AgBiome Blog

A Day in the Nematology lab 

If you have no idea what a nematode is, then you are not alone. Nematodes are thread-like roundworms that are found all over the world, even in the Arctic. Most nematodes are microscopic, so many people aren’t aware that we are surrounded by them!

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E.O. Wilson, a famous nematologist, once said “...if all solid materials except nematode worms were to be eliminated, you could still see the ghostly outline of most of it in nematode worms.”

Don’t worry though, the vast majority of  nematodes don’t harm humans. In the AgBiome nematology lab, our scientists are concerned with protecting crops from plant-parasitic nematodes. These small worms cause billions of dollars in yield losses annually. Damage can be extensive because all plant-parasitic nematodes have a hollow, straw-like probe called a stylet that’s used to take nutrients from plant cells.

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Currently, we are working on control of root knot nematode (RKN) and the soybean cyst nematode (SCN). RKN cause galls, or knots, in infected plants. This can lead to yellowing of plant tissue, decreased yields, and premature plant death. RKN has a wide host range with the ability to parasitize  over 5,000 plant species.         A lemon-shaped female soybean cyst nematode,                                                                                                            surrounded by released eggs.                                                                             

Nematologist, Tim Ave-Lallemant, checks plant roots for RKN damage. 

SCN is more specific in what plants it feeds on, with soybean being the most important crop economically. Once a field is infested with SCN, it can be near impossible to manage with crop rotation alone because eggs can live in the soil for up to 10 years.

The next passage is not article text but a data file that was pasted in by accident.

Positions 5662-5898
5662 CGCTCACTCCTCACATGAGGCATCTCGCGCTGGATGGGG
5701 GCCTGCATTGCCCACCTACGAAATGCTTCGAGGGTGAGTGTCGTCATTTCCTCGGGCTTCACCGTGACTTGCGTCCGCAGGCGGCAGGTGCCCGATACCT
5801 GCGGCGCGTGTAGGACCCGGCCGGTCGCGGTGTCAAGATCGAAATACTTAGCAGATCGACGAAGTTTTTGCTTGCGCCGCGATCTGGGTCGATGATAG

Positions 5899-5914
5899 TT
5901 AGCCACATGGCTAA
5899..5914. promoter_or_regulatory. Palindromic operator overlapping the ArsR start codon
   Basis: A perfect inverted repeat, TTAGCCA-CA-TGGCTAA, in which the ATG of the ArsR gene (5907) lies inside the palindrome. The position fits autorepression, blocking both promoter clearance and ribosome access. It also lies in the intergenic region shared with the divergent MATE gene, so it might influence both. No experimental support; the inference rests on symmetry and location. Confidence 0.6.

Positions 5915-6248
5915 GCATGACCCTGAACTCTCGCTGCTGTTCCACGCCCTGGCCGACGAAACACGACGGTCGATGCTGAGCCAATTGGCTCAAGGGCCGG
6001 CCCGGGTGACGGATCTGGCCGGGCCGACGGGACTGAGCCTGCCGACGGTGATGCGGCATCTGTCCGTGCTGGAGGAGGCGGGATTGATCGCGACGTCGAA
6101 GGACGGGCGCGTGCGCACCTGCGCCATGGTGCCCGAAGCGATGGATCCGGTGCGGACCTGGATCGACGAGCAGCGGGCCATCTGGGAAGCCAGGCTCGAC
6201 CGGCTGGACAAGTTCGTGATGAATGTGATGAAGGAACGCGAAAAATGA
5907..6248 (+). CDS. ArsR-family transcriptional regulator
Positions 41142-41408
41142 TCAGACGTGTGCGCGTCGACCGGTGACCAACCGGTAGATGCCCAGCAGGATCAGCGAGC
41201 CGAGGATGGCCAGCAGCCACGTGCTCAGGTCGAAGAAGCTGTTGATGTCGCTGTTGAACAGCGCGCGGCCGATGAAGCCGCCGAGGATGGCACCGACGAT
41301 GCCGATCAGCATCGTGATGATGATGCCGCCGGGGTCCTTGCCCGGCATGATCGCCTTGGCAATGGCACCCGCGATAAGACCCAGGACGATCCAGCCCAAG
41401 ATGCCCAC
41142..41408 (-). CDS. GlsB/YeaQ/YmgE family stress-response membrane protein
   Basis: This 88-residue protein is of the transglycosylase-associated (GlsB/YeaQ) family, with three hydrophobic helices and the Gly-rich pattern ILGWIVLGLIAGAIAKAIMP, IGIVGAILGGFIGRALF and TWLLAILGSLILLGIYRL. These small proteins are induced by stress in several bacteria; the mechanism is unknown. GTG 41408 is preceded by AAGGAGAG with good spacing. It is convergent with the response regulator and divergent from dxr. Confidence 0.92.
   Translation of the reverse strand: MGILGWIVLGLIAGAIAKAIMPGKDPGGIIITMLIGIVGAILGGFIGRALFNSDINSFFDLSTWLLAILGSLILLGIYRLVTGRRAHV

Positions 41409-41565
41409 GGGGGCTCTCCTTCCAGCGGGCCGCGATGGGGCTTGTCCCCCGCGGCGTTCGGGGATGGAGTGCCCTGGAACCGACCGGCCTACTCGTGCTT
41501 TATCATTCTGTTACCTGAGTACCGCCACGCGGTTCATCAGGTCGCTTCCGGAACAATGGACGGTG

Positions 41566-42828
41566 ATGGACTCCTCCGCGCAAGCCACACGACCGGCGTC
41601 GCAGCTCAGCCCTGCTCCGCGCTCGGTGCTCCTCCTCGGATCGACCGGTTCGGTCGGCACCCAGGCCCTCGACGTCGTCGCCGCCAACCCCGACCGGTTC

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                         Juvenile nematode hatching from its egg.                               Galling of plant roots infected with RKN. Egg masses clinging to roots have been dyed red.

Nematologists Tim Ave-Lallemant, Jared Jensen, and Christy Wiggins start each workweek with a meeting to discuss what experiments they will be running and how many nematodes they need for each test. Daily tasks include, extracting RKN eggs from infested tomato roots, hatching juvenile worms from eggs, treating plants with biological control candidates, and inoculating plants with the hatched RKN. Eventually they determine if the tested bacterial strains have any effect on inhibiting the RKN infection.

The nematology group also researches SCN control traits to incorporate into new soybean varieties with the goal of developing SCN resistant plants. It can take over 4 months to make a single transformed plant with a gene of interest, so the newest nematology team member, Jared, is trying new ways to pre-select genes that can be used to control SCN.

Nema5.jpgJared Jensen is a Phoenix, AZ native and received both his B.S. and M.S at the University of Arizona in Tucson. He moved to Ames, Iowa to pursue a PhD in plant pathology at Iowa State University. There he designed new methods to study nematode biology and used them to determine how seed treatments affect nematode activity. He chose AgBiome because of the opportunities to contribute to many aspects of the business and the great company culture. Welcome Jared!

 

 

 

 

                               Jared Jenson with his two dogs.

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